Convening business, governments and other stakeholders the session explored how to ensure effective and future-orientated policy approaches for the digital economy.
Businesses in developed and developing countries contribute expertise and experience to support the digital economy in multiple ways. This includes through capacity building, education initiatives, promoting innovation, public-private research and development partnerships and improving understanding of how ICT works in practice. But to reap the benefits that information and communication technology (ICT) and private sector activity have to offer, policymakers must create legal and regulatory frameworks that encourage investment and support innovation.
Ellen Blackler of Disney and a BASIS member said: “I think our conversation today has shown that an enabling environment for the digital economy goes well beyond ICT policy. That is the challenge we all face; to recognize linkages. To drive the digital economy forward you need to have the broad view.”
Dominique – “The IGF should be the place to discuss issues. With many new fora emerging there risks a dilution of the discussion. The IGF needs to retain its position as the best place to bring all stakeholders together.”
The IGF is a multistakeholder event seeking to convene all stakeholders to discuss policy issues pertaining to the Internet. It comprises four official days of interactive discussion on the efforts needed to ensure and an enabling policy environment for the digital economy. The pre-event brought together business leaders and government representatives both familiar with and new to the IGF under the theme: Leveraging business expertise to foster an enabling environment for the digital economy.
Macedonian diplomat Jivan Gjorgjinski, a Senior Advisor in the Multilateral Affairs Directorate in the Macedonian Ministry of Foreign Affairs said: “Over 15 years, we have seen a lot of interaction between stakeholder groups and they have gotten to know each other better and are in interested in the others positions. We’ve come to a moment, where it is seen how important it is for them to create the next steps together.”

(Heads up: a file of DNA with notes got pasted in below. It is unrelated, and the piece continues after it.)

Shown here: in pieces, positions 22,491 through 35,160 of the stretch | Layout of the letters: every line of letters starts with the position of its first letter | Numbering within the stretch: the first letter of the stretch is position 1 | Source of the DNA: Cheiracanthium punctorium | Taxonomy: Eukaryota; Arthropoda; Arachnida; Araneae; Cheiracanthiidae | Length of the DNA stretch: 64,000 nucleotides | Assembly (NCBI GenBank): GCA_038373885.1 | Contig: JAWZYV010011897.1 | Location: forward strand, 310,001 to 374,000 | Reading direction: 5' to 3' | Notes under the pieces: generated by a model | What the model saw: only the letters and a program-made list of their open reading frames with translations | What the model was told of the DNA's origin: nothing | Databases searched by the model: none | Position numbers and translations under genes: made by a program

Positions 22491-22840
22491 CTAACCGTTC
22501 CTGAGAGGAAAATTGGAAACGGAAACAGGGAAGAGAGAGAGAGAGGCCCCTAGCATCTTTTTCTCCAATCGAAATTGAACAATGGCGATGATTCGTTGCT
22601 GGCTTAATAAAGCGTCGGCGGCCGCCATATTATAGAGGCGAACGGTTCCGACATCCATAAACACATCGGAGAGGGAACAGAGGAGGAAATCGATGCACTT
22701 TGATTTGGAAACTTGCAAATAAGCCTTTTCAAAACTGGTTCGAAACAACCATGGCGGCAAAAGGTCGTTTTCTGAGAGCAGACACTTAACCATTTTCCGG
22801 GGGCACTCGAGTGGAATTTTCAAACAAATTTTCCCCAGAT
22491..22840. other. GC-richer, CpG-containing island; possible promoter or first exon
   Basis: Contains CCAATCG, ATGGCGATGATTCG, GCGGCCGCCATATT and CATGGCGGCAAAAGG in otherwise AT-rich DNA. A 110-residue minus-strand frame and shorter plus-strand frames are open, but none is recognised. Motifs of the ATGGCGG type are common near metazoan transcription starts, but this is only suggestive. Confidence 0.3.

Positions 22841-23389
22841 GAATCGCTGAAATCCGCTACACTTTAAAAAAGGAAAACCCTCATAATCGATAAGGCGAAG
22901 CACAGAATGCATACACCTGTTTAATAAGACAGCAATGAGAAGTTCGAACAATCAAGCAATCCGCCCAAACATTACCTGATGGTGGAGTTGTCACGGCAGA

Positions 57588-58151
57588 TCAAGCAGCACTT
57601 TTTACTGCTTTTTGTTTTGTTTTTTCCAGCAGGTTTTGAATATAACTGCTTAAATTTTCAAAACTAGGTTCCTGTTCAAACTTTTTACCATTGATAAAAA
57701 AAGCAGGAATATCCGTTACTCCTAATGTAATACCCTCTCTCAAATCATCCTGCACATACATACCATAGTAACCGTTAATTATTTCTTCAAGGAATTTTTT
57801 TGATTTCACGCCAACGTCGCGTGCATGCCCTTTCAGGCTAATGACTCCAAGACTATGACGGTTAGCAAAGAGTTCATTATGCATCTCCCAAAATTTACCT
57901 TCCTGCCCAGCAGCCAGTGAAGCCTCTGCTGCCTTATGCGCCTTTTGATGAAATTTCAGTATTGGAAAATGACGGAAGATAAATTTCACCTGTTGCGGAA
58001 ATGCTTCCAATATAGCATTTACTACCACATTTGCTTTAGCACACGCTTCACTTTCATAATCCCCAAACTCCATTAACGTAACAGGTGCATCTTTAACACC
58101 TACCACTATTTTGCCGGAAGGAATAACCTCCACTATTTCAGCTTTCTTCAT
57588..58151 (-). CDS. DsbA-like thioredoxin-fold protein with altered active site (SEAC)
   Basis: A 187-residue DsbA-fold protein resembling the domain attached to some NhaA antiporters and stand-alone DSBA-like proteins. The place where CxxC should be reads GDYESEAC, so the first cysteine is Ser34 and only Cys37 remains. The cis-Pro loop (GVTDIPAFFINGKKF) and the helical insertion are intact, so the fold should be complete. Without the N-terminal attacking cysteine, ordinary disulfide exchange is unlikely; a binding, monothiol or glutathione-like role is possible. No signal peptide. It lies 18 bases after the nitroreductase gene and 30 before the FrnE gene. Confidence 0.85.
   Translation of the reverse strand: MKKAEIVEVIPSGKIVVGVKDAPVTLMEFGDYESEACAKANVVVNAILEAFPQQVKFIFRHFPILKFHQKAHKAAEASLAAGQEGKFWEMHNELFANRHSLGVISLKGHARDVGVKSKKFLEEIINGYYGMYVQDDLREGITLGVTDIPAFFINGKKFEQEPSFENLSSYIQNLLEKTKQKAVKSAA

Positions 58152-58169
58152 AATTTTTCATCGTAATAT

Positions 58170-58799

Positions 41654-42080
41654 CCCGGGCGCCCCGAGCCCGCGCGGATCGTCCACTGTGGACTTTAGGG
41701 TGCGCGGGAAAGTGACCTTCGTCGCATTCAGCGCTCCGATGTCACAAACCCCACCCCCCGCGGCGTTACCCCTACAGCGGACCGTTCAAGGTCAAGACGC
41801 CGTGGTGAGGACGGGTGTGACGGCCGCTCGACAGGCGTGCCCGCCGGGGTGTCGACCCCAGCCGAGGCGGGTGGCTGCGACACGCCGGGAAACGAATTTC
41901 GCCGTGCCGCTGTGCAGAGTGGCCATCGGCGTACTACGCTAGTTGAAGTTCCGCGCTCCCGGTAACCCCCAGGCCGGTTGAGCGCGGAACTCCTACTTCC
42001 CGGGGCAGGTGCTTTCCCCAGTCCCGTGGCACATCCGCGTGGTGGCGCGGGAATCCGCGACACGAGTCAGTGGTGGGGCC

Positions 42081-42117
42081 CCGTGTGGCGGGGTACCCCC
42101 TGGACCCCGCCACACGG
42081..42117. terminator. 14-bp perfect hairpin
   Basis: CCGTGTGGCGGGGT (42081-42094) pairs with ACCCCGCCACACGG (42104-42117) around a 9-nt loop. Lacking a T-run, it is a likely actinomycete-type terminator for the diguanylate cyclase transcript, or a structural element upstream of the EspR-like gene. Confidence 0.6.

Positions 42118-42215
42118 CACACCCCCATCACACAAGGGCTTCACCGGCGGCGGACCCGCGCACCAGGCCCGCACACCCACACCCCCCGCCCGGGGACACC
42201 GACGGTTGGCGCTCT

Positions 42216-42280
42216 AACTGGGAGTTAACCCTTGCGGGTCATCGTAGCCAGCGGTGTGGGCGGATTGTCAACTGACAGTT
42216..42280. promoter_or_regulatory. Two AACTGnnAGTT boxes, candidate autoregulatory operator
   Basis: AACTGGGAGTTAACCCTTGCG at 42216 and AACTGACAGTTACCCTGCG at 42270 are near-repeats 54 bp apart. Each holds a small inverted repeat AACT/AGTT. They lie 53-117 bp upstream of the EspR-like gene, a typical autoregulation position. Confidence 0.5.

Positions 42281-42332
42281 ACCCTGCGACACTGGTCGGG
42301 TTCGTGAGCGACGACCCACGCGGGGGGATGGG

Businesses large and small participated in the multistakeholder session which highlighted how private sector activity and investment in ICT infrastructure, content and services are key to spreading meaningful access and addressing and advancing all 17 of the United Nations Sustainable Development Goals (SDGs).
Carolyn Nguyen of Microsoft who moderated the session said: “Realising the SDGs and the potential for digital transformation requires a sustained level of investment from governments, industry, international organisations, development banks and other institutions. We’ve learned that without growth, investment is not sustainable and by consequence realization of the SDGs is seriously hampered.”
Participants from the technical community and civil society shared their respective expertise and experiences on the social, technical, economic and governance factors that contribute to leveraging ICT for societal benefit in developed and developing countries.
Rob Strayer, Deputy Assistant Secretary of State for Cyber and International Communications and Information Policy said: “Extended use of the Internet and evolution of technology in last few decades has produced tremendous economic growth. This growth has also brought challenges in terms of social structures, political processes and connectivity around the world. Some nation states have responded by disrupting service, which punishes small- and medium-sized businesses the most. We got to where we are today through a multistakeholder model of robust, inclusive engagement to solve problems. Going forward the greatest threat is likely to be a tendency to think of things as a centralized, top down structure as the best solution to challenges.”
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